The Man Who Saw Everything by Deborah Levy

Hamish Hamilton | Penguin Australia

In 1989 Saul Adler (a narcissistic young historian) is hit by a car on the Abbey Road. He is apparently fine; he gets up and goes to see his art student girlfriend, Jennifer Moreau. They have sex then break up, but not before she has photographed Saul crossing the same Abbey Road. Saul leaves to study in communist East Berlin, two months before the Wall comes down. There he will encounter – significantly – both his assigned translator and his translator’s sister, who swears she has seen a jaguar prowling the city. He will fall in love and brood upon his difficult, authoritarian father. And he will befriend a hippy, Rainer, who may or may not be a Stasi agent, but will certainly return to haunt him in middle age. 

In 2016, Saul Adler is hit by a car on the Abbey Road. He is rushed to hospital, where he spends the following days slipping in and out of consciousness, and in and out of memories of the past. A number of people gather at his bedside. One of them is Jennifer Moreau. But someone important is missing. 

Slipping slyly between time zones and leaving a spiralling trail, Deborah Levy’s electrifying new novel examines what we see and what we fail to see, until we encounter the spectres of history – both the world’s and our own.

This is my second Deborah Levy story, so I now know that this style of writing – the slightly off-kilter structure, narration and characters combined with oodles of symbolism and mythology – is her usual way of telling a story. However, The Man Who Saw Everything isn’t haunting me (yet) the way that Hot Milk still does, three years later.

Spectres of the past, though, are a big part of this story with personal and European histories haunting the daily lives of our characters. These ghosts of the past didn’t get under my skin, like they did in Hot Milk. I suspect the reason lies in the face value issues on display in each book – Hot Milk was a mother/daughter passive/aggressive thing; The Man Who Saw Everything was more father/brother/son stuff with a narcissistic, self-absorbed narrator. Mother/daughter angst will always resonate here.

Saul is an historian of totalitarianism and the psychology of male tyrants. His research project is about the cultural resistance to Nazism in the 1930’s. It is 1988, one year prior to the Wall coming down, when he leaves London (via Abbey Road) to go to East Berlin to work. He seems incredibly naive and light-weight to be tackling such a heavy topic.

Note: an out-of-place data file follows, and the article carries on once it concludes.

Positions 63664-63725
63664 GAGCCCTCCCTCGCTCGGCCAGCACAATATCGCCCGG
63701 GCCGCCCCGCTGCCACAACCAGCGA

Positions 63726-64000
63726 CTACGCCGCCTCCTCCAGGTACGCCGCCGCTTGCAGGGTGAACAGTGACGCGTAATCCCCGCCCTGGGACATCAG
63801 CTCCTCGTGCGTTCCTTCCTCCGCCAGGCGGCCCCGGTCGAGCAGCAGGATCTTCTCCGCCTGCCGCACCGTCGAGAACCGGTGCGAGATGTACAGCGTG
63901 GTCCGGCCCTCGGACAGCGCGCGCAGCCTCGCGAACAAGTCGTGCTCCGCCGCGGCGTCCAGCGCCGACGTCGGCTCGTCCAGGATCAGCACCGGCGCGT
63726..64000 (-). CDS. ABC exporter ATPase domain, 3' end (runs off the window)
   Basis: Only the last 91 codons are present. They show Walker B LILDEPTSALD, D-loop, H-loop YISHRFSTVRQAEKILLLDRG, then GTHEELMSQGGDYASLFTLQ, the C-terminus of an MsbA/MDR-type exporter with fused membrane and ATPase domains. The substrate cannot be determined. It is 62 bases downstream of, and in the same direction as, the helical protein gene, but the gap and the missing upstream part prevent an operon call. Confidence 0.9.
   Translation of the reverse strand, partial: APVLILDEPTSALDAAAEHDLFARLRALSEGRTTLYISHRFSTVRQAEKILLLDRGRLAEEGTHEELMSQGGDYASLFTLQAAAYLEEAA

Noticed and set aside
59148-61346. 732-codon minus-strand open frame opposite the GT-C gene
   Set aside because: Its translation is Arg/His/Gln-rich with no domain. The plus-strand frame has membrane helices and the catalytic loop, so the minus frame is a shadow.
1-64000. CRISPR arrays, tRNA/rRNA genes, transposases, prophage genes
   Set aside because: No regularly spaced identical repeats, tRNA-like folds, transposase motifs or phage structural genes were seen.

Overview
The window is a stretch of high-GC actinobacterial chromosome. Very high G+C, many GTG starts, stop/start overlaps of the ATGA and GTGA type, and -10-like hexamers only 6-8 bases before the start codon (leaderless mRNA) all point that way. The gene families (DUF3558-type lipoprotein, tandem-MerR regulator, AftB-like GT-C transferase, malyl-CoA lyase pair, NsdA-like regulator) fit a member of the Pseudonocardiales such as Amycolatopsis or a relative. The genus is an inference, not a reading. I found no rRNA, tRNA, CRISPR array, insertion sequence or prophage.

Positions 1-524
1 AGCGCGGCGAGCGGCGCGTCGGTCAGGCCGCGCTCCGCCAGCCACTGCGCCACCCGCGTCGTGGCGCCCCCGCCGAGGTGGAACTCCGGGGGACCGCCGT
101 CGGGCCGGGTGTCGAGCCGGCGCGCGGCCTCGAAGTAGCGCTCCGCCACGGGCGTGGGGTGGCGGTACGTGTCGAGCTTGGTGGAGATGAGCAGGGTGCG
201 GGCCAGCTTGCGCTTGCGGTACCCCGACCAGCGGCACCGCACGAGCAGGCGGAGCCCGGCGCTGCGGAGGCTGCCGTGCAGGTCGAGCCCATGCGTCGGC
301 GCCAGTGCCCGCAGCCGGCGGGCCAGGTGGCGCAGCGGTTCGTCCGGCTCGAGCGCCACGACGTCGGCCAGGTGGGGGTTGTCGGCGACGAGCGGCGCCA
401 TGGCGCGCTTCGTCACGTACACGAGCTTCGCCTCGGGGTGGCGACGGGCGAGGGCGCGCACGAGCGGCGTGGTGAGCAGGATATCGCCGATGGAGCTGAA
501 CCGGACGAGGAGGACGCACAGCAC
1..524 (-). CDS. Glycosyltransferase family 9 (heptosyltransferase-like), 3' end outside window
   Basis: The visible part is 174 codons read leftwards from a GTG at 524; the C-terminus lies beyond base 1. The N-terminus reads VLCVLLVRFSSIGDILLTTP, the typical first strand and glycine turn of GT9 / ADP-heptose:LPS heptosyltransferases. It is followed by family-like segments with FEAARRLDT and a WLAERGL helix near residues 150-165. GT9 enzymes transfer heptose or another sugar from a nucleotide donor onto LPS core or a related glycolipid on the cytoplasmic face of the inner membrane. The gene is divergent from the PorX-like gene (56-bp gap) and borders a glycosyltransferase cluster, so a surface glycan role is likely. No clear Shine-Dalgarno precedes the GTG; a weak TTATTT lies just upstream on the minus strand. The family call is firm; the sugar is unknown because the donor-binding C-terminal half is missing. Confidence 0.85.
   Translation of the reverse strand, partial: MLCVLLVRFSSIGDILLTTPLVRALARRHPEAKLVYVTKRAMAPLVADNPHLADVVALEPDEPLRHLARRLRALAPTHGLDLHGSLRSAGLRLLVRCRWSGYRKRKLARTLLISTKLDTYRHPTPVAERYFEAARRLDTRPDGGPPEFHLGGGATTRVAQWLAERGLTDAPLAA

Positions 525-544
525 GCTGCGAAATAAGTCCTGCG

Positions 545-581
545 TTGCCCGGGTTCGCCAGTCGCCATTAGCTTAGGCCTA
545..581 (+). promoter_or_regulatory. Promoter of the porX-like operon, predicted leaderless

His thoughts seem to be caught up in light-weight matters like tins of pineapple, photo shoots and who to kiss next. For Saul it is all about him. How he looks to others and what others think of him. His relationships are messy and confusing. He’s aware of the Stasi and that they are probably watching him move around East Berlin, yet he is painfully careless with his actions and words.
Levy deliberately throws in the occasional confusing phrase or comment to make us wonder when or who is telling us this story and what is their purpose. Is this a rewriting of history, a whitewash? Or is this an attempt to uncover a truth?

I did not want to know, as well as wanting to. I could not break into her thoughts and feelings. Or my own, I could not break in.

Mostly though, this first half is a relatively straight forward Cold War drama which suddenly shifts in the second part, to 2016 Brexit London. Saul has been involved in a second accident on the Abbey Road crossing, this time more seriously. He is in hospital, coming out of a coma, surrounded by a confusion of visitors, real and ghostly.
I suspect this section is deliberately confusing for all of us. Was the 1988 story a dream? Has Saul been in a coma for 28 years? Or was he revisiting old haunts trying to piece together the story of how he ended up where he found himself in 2016? We all tell ourselves stories to make our lives more habitable. These stories are not only reinterpreted by our present understandings but our present is also influenced by our beliefs about our past. Levy seemed to enjoy poking holes into Saul’s preferred story, until he was forced to face the inconsistencies. For a while anyway.